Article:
Microsoft hunts for a new CEO as the Steve Ballmer era winds down
Microsoft is in one of the most challenging periods in its 38-year history, and Steve Ballmer — its CEO for the last 13 years — is on his way out. In August, Ballmer announced that he'll retire just as soon as the company finds his successor. The decision comes after a major reorganization that aims to turn Microsoft into a "devices and services" company.
The challenges the company faces are massive: Windows 8, Windows Phone, and Surface tablets have each so far failed to find the blockbuster status that the PC-dominating company was once known for. And it's taking on the phone division of struggling Nokia, with a $7.2 billion bet that it can make its own smartphones without alienating hardware partners in the process. The path forward isn't clear and Ballmer is leaving with a mixed legacy. However, two things are clear: Ballmer's charismatic and passionate leadership style is one of a kind, and Microsoft's next boss will take the reins at an intensely difficult time.
Microsoft has just announced that CEO Steve Ballmer will retire within the next 12 months. He will step down from his post as soon as the process of choosing his successor has been completed. Ballmer has written an open email to the Microsoft team explaining the decision and the strategy for "moving forward." He had this to say in the official Microsoft press release:
"We have embarked on a new strategy with a new organization and we have an amazing Senior Leadership Team. My original thoughts on timing would have had my retirement happen in the middle of our company’s transformation to a devices and services company. We need a CEO who will be here longer term for this new direction."
Ballmer's successor atop the Microsoft hierarchy will be selected by a special committee, which is chaired by John Thompson and will include company founder Bill Gates. International executive recruitment firm Heidrick & Struggles has been recruited to assist with the search, which will include consideration of both internal and external candidates.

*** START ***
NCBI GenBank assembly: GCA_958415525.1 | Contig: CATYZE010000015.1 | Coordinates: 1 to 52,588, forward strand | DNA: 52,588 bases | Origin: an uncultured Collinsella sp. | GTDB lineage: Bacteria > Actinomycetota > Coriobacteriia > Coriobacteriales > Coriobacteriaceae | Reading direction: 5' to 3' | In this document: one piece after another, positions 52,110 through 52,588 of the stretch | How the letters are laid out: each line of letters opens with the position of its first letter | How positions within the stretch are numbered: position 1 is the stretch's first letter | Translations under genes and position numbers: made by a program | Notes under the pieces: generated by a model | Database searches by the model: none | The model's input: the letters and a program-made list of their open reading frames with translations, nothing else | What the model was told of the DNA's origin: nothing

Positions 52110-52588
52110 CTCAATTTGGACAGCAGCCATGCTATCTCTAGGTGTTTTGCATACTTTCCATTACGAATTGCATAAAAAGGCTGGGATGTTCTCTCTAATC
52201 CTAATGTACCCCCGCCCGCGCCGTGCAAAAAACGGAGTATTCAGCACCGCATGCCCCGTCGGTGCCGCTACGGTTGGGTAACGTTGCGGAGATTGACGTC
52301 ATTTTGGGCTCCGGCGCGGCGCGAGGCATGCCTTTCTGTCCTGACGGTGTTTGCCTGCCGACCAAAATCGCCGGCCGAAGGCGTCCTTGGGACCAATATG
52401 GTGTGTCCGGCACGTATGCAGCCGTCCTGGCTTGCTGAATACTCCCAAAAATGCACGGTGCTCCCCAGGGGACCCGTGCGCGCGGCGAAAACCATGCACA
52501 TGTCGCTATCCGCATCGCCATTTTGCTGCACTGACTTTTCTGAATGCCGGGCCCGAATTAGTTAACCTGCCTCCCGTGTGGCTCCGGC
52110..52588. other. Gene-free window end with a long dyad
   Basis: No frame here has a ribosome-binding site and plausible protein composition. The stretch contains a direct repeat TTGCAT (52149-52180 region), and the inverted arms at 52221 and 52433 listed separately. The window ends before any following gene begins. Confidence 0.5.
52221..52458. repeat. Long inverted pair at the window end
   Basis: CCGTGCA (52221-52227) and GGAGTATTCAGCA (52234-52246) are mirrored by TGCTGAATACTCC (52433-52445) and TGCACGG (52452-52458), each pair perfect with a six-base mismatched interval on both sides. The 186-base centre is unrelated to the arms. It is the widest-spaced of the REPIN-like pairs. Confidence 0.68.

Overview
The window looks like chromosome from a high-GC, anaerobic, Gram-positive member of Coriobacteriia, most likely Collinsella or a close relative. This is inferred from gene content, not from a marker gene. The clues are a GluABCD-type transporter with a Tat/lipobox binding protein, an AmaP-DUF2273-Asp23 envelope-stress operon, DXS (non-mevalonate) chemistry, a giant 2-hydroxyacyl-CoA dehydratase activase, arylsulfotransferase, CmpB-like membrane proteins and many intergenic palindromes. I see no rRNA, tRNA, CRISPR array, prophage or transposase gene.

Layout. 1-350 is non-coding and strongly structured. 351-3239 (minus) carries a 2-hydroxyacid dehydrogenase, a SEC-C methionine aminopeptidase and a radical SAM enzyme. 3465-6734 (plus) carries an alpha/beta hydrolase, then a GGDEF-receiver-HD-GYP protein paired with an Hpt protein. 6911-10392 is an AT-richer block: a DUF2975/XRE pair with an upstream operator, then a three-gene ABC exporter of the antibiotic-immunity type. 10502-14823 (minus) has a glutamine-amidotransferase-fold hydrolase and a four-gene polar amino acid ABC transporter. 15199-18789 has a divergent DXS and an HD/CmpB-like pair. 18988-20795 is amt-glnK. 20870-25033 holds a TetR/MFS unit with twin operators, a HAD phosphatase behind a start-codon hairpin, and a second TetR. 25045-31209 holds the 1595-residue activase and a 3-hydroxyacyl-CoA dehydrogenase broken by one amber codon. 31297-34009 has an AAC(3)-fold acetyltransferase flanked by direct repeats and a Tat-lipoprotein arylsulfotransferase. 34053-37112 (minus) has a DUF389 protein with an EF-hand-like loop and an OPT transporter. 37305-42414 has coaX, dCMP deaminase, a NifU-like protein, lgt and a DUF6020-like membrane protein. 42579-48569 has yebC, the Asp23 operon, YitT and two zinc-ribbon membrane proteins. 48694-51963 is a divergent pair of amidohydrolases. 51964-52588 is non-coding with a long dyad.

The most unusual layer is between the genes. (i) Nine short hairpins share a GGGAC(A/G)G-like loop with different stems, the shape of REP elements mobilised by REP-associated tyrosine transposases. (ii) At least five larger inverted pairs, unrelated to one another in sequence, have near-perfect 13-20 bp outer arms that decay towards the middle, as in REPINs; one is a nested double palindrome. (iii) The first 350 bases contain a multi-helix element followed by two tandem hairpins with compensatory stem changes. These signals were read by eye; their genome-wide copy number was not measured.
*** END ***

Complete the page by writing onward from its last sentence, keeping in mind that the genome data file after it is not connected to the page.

Did Ballmer choose to retire or was he forced to?
Bill Gates has expressed his support for the outgoing chief executive officer in saying that Microsoft is "fortunate to have Steve in his role until the new CEO assumes these duties." Steve Ballmer has been a senior member of Microsoft's leadership team since joining the company in 1980 and was the man to take over after Gates stepped down from the CEO role in 2000. The years immediately following saw Microsoft continue its excellent growth and profitability, buoyed by the extraordinary success of Windows XP and the exponential growth of the computing industry.
Alas, the great success has been punctuated by major missteps as well. Windows Mobile proved incapable of extending Microsoft's desktop software dominance in the mobile realm, and Ballmer and company were forced into a painful reboot of their mobile efforts with the introduction of Windows Phone. That transition is still ongoing, as is the move toward a more touch-oriented Windows experience.
Although Ballmer remains bullish about Microsoft's achievements under his leadership, he does concede that the time has come to find a new boss to drive the company's transformation to its conclusion. Stock markets have reacted positively to today's news, with Microsoft's stock trading 7.5 percent higher.